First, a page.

TSPO mediates the delivery of the substrate cholesterol to the inner mitochondrial side chain cleavage enzyme P450scc (Besman et al. 1989). TSPO ligands stimulate steroidogenesis and induce cholesterol movement from the outer mitochondrial membrane (OMM) to the inner mitochondrial membrane (IMM) (Besman et al. 1989).

How It Is Measured or Detected

A description of the type(s) of measurements that can be employed to evaluate the KE and the relative level of scientific confidence in those measurements.These can range from citation of specific validated test guidelines, citation of specific methods published in the peer reviewed literature, or outlines of a general protocol or approach (e.g., a protein may be measured by ELISA). Do not provide detailed protocols. More help

TSPO levels can be assayed by standard methods for assessment of gene expression levels like qPCR or direct protein levels by Western blot.

The level of TSPO as well as other steroidogenic protein can be measured in vitro cultured Leydig cells. The methods for culturing Leydig cells can be found in the Database Service on Alternative Methods to animal experimentation (DB-ALM): Leydig Cell-enriched Cultures [1], Testicular Organ and Tissue Culture Systems [2].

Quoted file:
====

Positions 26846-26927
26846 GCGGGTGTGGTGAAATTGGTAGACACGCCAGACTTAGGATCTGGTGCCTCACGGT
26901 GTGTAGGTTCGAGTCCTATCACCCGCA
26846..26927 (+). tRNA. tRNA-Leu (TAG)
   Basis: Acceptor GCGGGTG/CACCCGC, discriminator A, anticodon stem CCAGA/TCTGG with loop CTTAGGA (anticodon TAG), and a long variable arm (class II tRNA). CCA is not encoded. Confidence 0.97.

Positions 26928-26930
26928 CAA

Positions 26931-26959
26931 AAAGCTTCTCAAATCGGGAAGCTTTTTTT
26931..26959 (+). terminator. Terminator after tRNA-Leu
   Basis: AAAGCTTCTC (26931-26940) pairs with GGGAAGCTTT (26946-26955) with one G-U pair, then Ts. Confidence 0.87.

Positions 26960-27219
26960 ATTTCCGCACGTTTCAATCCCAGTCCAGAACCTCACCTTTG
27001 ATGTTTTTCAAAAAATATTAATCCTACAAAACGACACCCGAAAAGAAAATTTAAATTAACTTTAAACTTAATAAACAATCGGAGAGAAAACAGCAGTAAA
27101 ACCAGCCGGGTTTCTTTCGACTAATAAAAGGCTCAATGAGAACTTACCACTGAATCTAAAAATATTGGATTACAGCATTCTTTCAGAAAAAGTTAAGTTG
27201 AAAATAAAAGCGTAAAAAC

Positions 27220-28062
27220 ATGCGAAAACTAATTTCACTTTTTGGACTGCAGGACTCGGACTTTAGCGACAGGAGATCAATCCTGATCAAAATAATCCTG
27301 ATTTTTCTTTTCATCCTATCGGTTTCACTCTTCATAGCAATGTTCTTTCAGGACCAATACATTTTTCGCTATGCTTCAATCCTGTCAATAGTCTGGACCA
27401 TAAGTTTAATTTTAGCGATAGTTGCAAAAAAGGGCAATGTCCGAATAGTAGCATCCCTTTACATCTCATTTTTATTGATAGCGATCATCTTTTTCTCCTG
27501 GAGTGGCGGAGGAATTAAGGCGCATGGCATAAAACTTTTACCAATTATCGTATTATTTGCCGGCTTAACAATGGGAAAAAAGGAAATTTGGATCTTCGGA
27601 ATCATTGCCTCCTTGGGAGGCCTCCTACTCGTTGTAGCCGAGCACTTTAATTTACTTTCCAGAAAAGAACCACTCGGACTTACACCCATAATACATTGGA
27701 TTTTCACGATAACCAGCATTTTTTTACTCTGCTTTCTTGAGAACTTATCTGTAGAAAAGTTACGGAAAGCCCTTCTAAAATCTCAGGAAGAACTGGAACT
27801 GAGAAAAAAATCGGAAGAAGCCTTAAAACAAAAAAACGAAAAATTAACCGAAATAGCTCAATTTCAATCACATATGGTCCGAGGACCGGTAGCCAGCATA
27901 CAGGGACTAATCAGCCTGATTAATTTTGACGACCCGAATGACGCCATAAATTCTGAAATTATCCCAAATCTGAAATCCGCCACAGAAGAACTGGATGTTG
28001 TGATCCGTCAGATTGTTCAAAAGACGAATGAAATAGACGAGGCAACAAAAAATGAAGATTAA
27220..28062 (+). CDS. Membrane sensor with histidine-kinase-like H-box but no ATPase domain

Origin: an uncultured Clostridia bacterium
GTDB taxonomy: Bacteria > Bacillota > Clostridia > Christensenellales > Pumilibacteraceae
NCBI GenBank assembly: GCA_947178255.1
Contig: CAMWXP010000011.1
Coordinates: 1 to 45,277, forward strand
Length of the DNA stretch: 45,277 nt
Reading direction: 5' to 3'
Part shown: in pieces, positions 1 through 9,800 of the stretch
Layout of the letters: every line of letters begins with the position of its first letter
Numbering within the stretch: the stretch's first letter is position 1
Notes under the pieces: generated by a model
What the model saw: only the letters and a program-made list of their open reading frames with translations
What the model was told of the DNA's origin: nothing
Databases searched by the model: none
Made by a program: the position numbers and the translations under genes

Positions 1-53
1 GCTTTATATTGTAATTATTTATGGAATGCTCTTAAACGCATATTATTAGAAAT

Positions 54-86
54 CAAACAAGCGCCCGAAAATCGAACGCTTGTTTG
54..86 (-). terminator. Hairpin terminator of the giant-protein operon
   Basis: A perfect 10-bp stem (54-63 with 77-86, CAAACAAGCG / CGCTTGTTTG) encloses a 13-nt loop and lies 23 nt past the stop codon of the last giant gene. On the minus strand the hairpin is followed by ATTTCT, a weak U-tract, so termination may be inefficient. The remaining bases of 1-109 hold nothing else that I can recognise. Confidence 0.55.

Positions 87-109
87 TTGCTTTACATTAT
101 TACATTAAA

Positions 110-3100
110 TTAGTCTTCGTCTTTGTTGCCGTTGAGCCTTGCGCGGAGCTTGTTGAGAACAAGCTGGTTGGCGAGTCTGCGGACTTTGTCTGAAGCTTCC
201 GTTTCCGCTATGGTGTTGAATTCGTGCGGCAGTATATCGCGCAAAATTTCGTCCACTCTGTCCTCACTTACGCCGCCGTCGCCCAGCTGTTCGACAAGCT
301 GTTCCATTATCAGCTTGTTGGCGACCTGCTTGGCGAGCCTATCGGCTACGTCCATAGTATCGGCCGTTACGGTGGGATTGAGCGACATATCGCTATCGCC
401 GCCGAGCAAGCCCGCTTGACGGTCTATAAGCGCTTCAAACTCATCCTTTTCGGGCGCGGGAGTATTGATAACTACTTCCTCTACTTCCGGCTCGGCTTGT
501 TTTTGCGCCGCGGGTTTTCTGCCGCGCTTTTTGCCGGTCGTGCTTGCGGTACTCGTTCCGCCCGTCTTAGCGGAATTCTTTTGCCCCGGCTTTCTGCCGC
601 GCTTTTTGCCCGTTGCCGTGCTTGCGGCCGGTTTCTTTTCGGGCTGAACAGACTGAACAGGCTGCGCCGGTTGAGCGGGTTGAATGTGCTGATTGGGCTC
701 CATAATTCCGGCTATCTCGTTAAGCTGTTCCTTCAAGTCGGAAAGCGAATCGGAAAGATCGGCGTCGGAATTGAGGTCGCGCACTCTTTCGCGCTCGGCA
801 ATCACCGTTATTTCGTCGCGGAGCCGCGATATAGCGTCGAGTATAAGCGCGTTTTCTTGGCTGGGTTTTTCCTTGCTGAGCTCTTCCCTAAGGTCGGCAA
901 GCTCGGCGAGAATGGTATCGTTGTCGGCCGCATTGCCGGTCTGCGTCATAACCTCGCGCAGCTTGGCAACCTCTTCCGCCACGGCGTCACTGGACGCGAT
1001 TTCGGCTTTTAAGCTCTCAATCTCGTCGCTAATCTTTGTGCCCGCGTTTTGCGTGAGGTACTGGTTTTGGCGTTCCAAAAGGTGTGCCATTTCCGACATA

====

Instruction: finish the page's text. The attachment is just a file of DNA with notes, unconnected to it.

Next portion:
Uncertainties and Inconsistencies

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TSPO -knockout mice have shown embryonic lethality (Lacapère and Papadopoulos 2003); in contrast recent findings have shown no effect on viability of foetuses (Tu et al. 2014). Aberrant TSPO levels have been linked to multiple diseases, including cancer, endocrine disorders, brain injury, neurodegeneration, ischemia-reperfusion injury and inflammatory diseases (Wang, Fan, and Papadopoulos 2012). However, recent studies have shown opposite results. Peripheral benzodiazepine receptor/translocator protein global knock-out mice are viable and show no effects on steroid hormone biosynthesis (Tu et al. 2014), (Morohaku et al. 2014). As stated in a recent review "At this point in time, a functional designation for TSPO is still actively being sought" (Selvaraj, Stocco, and Tu 2015).

Domain of Applicability

A description of the scientific basis for the indicated domains of applicability and the WoE calls (if provided).  More help

TSPO is a protein that shows high DNA sequence conservation from bacteria to mammals. It is expressed ubiquitously, but most abundant in steroidogenic cells (Yeliseev, Krueger, and Kaplan 1997).

References

List of the literature that was cited for this KE description. More help

Amsterdam, A. & Suh, B.S., 1991. An inducible functional peripheral benzodiazepine receptor in mitochondria of steroidogenic granulosa cells. Endocrinology, 129(1), pp.503–10.